Microsoft’s Kevin Ackhurst is moving to Singapore next week to become the vendor’s vice president of sales and marketing for Asia Pacific. Ackhurst says the local business has been successful in the past couple of years, but admits strong relationship building was needed at the outset of his term and there is more work to be done.
He is frank about the initial challenges he faced when he took over the New Zealand operations in 2007.
“When I first got here, a lot of people called me – CIOs and a variety of different business partners - and they said, ‘Look, the only thing Microsoft cares about is the money that they earn.’ Now, the conversations I have with these same people are very complimentary of the relationship and the value that they see and what they get from Microsoft.
“I also think Microsoft in New Zealand did not have the reputation that we are starting to have today,” he says.
However, he attributes this shift to the calibre of his team. “I am not sure I did anything as much as the team that I work with.”
Ackhurst prefers to describe the years he has led the local Microsoft office as a time of a “shifting economic situation and the way Microsoft is changing the way it delivers service” – a reference to the global financial crisis and Microsoft’s push into cloud-based services.
Looking back on his time here, he says, “I think our business in New Zealand has been quite successful in the past couple of years and that was because we have been honest in terms of our dealings with customers and partners, and we work hard to make sure we build strong relationships. I hope to establish the same sort of approach across the Asia Pacific.
“The thing New Zealand probably reinforced to me was how important it was to make sure you develop, cultivate and grow these relationships and help the customers and partners you are working with.”
Asked if there was anything he would have done differently, he says, “lots of things”.
One of them, he says, is starting his engagements with government earlier. “It probably took me about a year before I started focusing on our government engagements [and] relationships.”
He acknowledges Microsoft has a lot of work to do in its relationships with Kiwi firms.
“I think we have made improvements in terms of how we do our licensing,” he says, adding Microsoft “is willing to try new things within New Zealand which it wasn’t before”.
Kevin Ackhurst admits to succumbing to the same error expatriate executives often fall into – assuming New Zealand would have a similar culture to Australia.
“Having lived in Australia for a long time, I came to New Zealand [and] I thought it would be the same,” says Ackhurst, who had spent seven years in Microsoft’s operations across the Tasman. “But the people in New Zealand are completely different to Australia,” says Ackhurst, who is winding up his role as managing director of Microsoft New Zealand after nearly three years.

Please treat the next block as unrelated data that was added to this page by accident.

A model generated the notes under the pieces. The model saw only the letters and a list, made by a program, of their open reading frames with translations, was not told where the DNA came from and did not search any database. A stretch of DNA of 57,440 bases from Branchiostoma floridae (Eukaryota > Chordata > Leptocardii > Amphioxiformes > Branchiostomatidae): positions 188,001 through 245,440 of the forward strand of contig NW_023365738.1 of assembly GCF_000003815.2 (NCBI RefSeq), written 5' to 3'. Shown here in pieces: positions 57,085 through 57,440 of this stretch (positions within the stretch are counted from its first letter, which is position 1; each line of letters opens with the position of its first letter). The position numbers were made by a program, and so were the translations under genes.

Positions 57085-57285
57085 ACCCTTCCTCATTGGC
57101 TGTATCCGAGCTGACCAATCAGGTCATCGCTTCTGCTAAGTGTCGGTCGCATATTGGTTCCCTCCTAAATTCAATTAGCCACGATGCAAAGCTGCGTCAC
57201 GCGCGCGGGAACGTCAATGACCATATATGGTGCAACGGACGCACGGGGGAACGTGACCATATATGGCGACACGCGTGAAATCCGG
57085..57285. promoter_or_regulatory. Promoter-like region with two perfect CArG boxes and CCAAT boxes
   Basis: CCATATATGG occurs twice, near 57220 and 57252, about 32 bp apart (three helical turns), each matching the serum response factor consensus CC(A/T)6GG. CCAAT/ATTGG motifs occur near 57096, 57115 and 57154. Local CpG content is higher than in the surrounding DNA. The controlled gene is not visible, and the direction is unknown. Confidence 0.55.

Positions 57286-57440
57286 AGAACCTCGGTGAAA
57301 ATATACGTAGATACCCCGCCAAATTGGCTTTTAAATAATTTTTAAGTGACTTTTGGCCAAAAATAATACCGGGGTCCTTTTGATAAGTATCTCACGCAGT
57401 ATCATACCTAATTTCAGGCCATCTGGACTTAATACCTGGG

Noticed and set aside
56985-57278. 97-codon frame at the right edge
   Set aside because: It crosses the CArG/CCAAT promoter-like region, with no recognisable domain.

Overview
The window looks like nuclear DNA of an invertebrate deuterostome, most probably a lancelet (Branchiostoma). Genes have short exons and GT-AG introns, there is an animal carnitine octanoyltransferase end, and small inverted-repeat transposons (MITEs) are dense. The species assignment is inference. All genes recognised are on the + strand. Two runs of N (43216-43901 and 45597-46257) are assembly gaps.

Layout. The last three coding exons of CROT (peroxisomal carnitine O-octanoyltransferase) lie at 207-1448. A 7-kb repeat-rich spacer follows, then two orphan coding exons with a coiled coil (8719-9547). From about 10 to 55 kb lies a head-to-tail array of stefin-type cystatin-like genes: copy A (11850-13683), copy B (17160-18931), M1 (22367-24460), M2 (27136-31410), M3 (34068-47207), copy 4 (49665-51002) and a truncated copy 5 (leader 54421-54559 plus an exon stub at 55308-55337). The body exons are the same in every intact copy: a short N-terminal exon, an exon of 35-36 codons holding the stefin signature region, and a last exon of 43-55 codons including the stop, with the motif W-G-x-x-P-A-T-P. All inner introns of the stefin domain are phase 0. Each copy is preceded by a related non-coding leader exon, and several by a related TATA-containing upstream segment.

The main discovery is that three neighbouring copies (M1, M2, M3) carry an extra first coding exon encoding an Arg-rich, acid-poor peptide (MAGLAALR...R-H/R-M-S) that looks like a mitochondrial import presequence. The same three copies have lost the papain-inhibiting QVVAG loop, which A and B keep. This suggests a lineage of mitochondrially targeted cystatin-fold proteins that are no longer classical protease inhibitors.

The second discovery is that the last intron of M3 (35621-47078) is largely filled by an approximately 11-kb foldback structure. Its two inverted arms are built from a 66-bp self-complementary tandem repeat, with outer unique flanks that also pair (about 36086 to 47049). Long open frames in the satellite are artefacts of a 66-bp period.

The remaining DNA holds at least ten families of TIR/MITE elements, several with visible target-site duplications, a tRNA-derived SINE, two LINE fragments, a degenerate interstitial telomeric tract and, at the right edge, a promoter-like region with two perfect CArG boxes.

“One of the first things I did was actually focus on learning about the culture, learning the things that are important, and I use those as motivators for the people that we have inside the organisation and that is exactly what I will focus on when I move to my next role.”
Kevin Ackhurst says having a great team is critical to the success of Microsoft New Zealand in the past two years.
“All I really wanted to do is to make sure I had a group of motivated people that came to work passionate about working for the company and wanted to work as hard as they possibly could and do the best they possibly could for the customers and partners,” he says.
“I think I have a group of people working at Microsoft that love the things that they do, that love the customers and partners they get to interact with and as a result of that the passion has been played to the customers and partners. And we have had some fantastic business.”
He underscores Microsoft’s shift to services in the cloud. “We are really serious about the stuff we are doing around the cloud. Whether that means partnering with organisations locally to actually deliver that to their datacentres or the delivery we are providing through our data centres, I think, will substantially change business models for them and allow them to save money.”
He is keen to see improvements in Microsoft’s engagements with the heads of ICT departments. “I still find CIOs in New Zealand sometimes hold vendors at arm’s length and probably that is because we have not always been the people that do the things they actually want.
“To ultimately achieve that, we need to develop a closer relationship so I encourage [them] to look at what they can do to move towards a partnership model as opposed towards a supplier provider relationship.”
One area where he would have also wanted to have done more work on this year, and this, he says, is “the local software economy, the businesses that build software for export”.
So what insights will he pass on to his successor? First, he says, he wants to do a “really great handover, of making sure that the knowledge that I have accumulated in the course of the last two years and nine months can be transferred to the new person.”
As well, he will advise his successor not to take things too seriously. “That sort of helped me,” he says. “I don’t take things too seriously and I listen to feedback, and I would encourage anyone that had my job to make sure they listen a lot more than they talk.”
He is looking forward to the new regional role, saying the move is a plus for Microsoft’s business contacts in New Zealand. They will now have an ally in Singapore, because Ackhurst encourages them to knock on his door if they are in that part of the world.
Ackhurst began his career at Microsoft as managing consultant in South Africa, before moving to its Australian offices. Before moving to New Zealand, Ackhurst was Microsoft’s worldwide general manager of Operations and Business Strategy, in Redmond, Washington.
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